Do I Have to Sell Out to Write Commercially?

I’ve often been confused by the notion that if you’re making an abundant living (i.e. significant amounts of money) with your music, it’s because you’ve sold out to what the market or consumers want to hear instead of being true to your artistic/creative vision for your music.

Why doesn’t this point of view make sense to me?

Because you’ll often times see these exact same artists, songwriters or musicians express that their dream is to make lots of money with their music without realizing that their music only touches the masses when it has a universal appeal or message that people can relate to.

Commercial Songwriting

Most people won’t care how clever or sophisticated your rhymes, chord progression, song structure or musicianship is. If you’re looking to get recognition of your artistry by your fellow musicians, there’s a place for that. But there are many artists who have critical acclaim of how good their music is, but often times you’ll also find that they haven ‘t made much money from their music.

What is your goal with your music?

If it’s to satisfy your need to express your point-of-view or life experience for your own personal gratification or songwriting development, that ‘s fine. But don’t expect people to pay you money for your music or other artists to record your songs if they don’t feel a connection with your music or message. The reason popular artists are successful is not only because they have a support team behind them (marketing, management, etc.), but because their music had a large enough appeal that made people want to take action and buy or share their music. The emotional connection with the music and universal message of the lyrics are what make your song great. That’s something that can’t be bought no matter how much money you invest in marketing.  

The difference between the music industry and the music business

There is a difference between the music industry and the music business. When people think of the music industry, they often refer to the structure of how it is or used to be. That can include record labels, publishers, managers, live music venues, radio stations, music distribution, PROs (performance royalty organizations), the MLC (mechanical licensing collective) and so forth. It can also encompass industry award events like the Grammy’s. In order to succeed in the music industry, you had to get a record deal or publishing deal, build relationships and work within the system to build your fan base and industry relationships to monetize your music. However, getting a record deal or publishing deal is no longer needed to make a good living from your music in the new “music business”. But being affiliated with the traditional “music industry” organizations can still help accelerate your success, but is not necessary.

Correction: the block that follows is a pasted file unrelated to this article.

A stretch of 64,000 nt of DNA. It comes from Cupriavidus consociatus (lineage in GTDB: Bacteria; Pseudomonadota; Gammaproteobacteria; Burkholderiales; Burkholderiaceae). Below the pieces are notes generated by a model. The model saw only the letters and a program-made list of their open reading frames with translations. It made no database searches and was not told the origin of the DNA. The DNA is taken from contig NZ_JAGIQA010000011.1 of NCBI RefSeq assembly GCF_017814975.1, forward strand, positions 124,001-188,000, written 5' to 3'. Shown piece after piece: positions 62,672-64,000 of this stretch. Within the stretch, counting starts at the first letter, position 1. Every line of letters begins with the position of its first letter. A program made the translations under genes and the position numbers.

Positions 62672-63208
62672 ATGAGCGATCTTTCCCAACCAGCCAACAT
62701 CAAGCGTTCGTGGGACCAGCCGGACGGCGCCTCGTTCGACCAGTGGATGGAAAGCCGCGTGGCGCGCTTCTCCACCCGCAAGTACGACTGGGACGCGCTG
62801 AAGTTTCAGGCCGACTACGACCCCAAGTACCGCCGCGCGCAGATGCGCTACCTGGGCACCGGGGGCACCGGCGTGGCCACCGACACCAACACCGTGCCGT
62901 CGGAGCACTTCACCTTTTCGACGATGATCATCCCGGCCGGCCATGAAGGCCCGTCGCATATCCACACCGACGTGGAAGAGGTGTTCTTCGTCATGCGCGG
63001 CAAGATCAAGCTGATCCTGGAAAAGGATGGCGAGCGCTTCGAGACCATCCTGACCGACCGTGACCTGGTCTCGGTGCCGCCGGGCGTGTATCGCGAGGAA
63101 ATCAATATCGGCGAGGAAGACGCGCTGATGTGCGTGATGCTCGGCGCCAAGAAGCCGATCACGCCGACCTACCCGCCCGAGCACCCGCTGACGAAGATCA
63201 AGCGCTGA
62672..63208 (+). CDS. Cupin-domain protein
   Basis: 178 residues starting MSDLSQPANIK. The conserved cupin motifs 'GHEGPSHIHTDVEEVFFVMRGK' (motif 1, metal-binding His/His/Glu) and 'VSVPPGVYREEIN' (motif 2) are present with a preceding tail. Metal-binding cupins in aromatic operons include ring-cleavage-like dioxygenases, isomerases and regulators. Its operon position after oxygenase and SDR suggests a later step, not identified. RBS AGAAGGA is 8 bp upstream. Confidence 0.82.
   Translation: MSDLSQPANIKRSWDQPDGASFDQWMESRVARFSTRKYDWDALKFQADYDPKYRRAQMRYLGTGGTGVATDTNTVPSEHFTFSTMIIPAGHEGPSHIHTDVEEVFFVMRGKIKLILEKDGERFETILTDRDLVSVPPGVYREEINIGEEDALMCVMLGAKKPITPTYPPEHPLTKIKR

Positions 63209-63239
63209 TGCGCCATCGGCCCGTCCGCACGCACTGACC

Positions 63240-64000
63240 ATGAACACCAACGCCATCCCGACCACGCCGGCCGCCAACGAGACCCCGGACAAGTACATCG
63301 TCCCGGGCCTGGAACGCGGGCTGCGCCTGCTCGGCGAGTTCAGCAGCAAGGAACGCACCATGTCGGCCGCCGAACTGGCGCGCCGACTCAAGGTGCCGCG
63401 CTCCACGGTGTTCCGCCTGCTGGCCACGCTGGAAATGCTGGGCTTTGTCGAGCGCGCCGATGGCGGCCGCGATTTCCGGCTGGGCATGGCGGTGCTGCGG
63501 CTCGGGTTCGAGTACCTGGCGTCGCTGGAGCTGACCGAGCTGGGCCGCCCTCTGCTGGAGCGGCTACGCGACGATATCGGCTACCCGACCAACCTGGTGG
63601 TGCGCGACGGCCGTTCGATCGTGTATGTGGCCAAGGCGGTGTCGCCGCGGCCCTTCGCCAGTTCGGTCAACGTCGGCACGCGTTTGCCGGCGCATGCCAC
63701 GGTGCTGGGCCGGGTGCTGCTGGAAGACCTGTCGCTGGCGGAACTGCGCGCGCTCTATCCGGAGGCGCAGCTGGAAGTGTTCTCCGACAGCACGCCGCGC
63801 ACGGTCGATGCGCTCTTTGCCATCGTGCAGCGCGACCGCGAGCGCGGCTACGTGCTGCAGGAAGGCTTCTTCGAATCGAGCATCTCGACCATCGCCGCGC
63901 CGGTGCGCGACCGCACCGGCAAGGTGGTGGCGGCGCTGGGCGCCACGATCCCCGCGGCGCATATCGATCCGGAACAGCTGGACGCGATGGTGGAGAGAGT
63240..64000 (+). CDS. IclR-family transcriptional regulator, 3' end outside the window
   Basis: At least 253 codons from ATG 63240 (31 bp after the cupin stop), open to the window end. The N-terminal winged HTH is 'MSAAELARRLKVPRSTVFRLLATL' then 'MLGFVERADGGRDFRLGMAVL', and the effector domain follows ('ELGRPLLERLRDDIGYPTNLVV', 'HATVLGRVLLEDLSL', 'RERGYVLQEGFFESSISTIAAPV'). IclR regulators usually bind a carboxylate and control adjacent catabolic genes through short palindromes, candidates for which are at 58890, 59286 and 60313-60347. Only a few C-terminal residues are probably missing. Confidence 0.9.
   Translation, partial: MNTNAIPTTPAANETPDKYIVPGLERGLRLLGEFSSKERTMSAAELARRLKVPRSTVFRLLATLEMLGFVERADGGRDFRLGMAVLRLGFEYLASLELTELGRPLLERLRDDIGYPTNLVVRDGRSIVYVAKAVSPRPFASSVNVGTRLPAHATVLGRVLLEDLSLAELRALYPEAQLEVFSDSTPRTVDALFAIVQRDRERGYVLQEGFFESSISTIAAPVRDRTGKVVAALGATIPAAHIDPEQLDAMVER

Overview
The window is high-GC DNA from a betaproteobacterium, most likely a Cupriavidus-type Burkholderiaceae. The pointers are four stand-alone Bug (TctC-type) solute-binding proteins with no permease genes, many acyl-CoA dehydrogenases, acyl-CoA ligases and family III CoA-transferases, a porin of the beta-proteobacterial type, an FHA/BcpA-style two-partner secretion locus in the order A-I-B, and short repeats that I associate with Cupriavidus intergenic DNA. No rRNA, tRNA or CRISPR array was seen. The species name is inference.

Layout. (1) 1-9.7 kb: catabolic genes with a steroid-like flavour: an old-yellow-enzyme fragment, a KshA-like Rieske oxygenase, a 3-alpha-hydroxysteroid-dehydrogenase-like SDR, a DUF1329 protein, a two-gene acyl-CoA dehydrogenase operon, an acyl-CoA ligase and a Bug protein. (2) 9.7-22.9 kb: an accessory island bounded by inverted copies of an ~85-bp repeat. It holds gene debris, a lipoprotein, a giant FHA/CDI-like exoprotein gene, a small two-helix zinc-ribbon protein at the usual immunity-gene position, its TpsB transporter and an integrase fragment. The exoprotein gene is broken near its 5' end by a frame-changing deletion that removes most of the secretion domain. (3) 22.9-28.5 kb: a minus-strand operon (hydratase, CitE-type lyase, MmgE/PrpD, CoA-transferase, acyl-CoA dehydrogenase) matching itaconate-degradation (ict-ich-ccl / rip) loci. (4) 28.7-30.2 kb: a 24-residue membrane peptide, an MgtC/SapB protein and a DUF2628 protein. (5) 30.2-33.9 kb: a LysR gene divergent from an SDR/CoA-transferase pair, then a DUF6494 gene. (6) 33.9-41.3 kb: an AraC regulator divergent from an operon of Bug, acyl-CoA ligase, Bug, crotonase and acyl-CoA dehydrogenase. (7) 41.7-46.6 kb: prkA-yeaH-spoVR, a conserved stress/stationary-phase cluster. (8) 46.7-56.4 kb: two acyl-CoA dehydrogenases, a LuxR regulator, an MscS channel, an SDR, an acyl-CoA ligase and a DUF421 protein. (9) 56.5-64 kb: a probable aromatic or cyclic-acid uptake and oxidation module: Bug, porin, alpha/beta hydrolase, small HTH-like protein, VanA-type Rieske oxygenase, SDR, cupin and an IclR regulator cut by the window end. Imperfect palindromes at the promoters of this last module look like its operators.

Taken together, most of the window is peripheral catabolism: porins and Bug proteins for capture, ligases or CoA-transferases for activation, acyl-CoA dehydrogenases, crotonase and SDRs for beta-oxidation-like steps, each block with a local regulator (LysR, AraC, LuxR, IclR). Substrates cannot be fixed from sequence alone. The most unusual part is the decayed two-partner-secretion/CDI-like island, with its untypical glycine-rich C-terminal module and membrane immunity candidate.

The “music business” in the other hand is how to make money from your music activities including how to correctly identify your niche, target audience, build a fan base, write great songs that connect with your fans, and monetize all of your activities related to your music. Because of how social media has drastically changed marketing and how people discover and share music, you no longer need to rely on a record label to market your music in order to make a good living. (Kevin Kelly’s “1,000 true fans” theory has been discussed for many years and helps put into perspective how you can make a good living by finding just 1,000 superfans who are willing to spend $100 on your music products and experiences annually.) But traditional music industry players can help you take your “indie musician” success story and amplify it to the reach the masses.

How does a songwriter increase chances of success in the new music industry or new music business?

First, you have to decide if you’re writing songs for your own personal development and satisfaction regardless if you make any money from your songs, or if you want to actually make a living from your music. If the latter is true, then commit to learning more about what your strengths and weaknesses are as a songwriter. Study the genres that you want to focus on whether it’s Pop, Country, Christian or whatever. If you’re not familiar with those genres or are not strong in writing lyrics, toplining (creating melodies and music) or creating tracks, then find collaborators that are stronger in those areas to make your songs as authentic and appealing as possible to what fans of those genres expect to hear. The music industry and music business is still about creating and nurturing relationships whether it’s your co-writers, publishers and music supervisors as a songwriter. If you’re an artist, learning how to create relationships with your fans is key. But regardless if you’re primarily a non-performing songwriter or an aspiring artist, focus on writing great songs that connect with people emotionally and make them want to buy, stream or share your music.